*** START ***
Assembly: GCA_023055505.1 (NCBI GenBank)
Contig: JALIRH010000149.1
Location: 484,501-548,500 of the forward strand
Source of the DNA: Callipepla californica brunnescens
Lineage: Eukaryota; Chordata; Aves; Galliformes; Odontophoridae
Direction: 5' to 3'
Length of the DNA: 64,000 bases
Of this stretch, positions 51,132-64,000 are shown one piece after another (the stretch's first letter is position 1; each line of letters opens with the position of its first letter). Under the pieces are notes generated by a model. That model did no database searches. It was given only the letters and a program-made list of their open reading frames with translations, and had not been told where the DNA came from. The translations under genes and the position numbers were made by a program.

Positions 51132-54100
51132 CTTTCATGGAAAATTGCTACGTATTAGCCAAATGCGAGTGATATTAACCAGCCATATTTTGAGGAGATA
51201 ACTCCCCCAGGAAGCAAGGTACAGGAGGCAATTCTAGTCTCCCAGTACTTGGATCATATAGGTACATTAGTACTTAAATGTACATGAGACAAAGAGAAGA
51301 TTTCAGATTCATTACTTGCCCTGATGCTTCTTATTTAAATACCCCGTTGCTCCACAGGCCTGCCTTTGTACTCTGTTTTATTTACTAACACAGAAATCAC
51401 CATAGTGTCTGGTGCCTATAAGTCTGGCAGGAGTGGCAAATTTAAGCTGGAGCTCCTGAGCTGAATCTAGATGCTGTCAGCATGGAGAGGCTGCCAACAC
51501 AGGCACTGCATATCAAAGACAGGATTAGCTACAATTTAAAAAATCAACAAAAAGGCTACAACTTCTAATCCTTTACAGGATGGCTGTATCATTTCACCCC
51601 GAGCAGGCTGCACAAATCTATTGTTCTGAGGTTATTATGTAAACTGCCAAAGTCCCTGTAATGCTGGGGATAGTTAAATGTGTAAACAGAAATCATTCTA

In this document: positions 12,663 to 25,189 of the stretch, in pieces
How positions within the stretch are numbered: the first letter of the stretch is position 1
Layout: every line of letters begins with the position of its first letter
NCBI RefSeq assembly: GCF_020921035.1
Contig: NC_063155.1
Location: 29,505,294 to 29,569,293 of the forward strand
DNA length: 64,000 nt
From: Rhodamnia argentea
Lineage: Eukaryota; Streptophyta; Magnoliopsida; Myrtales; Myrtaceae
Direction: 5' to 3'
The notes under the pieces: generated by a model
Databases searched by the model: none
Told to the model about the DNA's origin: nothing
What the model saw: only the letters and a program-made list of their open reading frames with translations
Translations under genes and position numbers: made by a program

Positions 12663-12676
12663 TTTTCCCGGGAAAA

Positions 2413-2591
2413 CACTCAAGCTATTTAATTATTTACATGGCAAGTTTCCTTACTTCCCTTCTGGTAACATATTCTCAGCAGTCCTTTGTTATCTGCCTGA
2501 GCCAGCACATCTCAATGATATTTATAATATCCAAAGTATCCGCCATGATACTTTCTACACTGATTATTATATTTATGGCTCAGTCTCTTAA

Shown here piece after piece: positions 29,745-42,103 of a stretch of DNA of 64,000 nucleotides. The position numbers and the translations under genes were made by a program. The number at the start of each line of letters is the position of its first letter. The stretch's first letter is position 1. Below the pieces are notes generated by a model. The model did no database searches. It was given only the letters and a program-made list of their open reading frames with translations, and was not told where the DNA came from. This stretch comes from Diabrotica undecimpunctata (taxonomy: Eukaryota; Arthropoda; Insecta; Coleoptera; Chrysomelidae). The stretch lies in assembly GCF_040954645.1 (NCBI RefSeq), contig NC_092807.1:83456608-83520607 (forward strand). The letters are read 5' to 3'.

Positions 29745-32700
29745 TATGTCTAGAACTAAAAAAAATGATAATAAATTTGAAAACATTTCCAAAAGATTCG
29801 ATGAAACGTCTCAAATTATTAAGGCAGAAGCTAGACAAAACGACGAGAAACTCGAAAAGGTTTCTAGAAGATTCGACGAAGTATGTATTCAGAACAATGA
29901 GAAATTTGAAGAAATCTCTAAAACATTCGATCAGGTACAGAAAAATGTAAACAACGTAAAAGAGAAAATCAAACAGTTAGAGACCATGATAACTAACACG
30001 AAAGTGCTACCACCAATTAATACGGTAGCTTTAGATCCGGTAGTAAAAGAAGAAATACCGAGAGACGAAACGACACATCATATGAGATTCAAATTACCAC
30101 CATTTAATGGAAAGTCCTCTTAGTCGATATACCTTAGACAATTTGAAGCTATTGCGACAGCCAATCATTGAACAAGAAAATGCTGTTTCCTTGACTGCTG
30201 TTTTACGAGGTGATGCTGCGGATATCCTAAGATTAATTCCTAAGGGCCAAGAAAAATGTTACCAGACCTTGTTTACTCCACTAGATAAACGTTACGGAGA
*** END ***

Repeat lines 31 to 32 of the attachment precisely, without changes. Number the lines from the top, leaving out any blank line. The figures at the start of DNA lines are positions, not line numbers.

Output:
Positions 12663-12676
12663 TTTTCCCGGGAAAA